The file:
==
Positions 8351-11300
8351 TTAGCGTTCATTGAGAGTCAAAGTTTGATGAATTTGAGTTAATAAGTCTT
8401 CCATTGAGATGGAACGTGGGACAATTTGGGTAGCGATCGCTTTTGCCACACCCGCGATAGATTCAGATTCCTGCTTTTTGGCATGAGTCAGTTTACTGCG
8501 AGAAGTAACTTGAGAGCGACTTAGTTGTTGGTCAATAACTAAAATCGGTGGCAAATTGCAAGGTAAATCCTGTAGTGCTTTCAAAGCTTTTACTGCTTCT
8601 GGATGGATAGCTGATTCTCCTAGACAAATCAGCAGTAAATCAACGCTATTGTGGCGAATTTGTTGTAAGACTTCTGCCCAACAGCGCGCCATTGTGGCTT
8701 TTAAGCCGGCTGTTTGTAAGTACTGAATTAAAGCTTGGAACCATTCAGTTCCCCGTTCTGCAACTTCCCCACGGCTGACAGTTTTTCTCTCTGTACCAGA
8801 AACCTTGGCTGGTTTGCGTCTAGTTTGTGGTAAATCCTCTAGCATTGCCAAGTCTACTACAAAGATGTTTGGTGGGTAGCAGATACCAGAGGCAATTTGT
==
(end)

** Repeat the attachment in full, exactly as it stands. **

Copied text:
Positions 8351-11300
8351 TTAGCGTTCATTGAGAGTCAAAGTTTGATGAATTTGAGTTAATAAGTCTT
8401 CCATTGAGATGGAACGTGGGACAATTTGGGTAGCGATCGCTTTTGCCACACCCGCGATAGATTCAGATTCCTGCTTTTTGGCATGAGTCAGTTTACTGCG
8501 AGAAGTAACTTGAGAGCGACTTAGTTGTTGGTCAATAACTAAAATCGGTGGCAAATTGCAAGGTAAATCCTGTAGTGCTTTCAAAGCTTTTACTGCTTCT
8601 GGATGGATAGCTGATTCTCCTAGACAAATCAGCAGTAAATCAACGCTATTGTGGCGAATTTGTTGTAAGACTTCTGCCCAACAGCGCGCCATTGTGGCTT
8701 TTAAGCCGGCTGTTTGTAAGTACTGAATTAAAGCTTGGAACCATTCAGTTCCCCGTTCTGCAACTTCCCCACGGCTGACAGTTTTTCTCTCTGTACCAGA
8801 AACCTTGGCTGGTTTGCGTCTAGTTTGTGGTAAATCCTCTAGCATTGCCAAGTCTACTACAAAGATGTTTGGTGGGTAGCAGATACCAGAGGCAATTTGT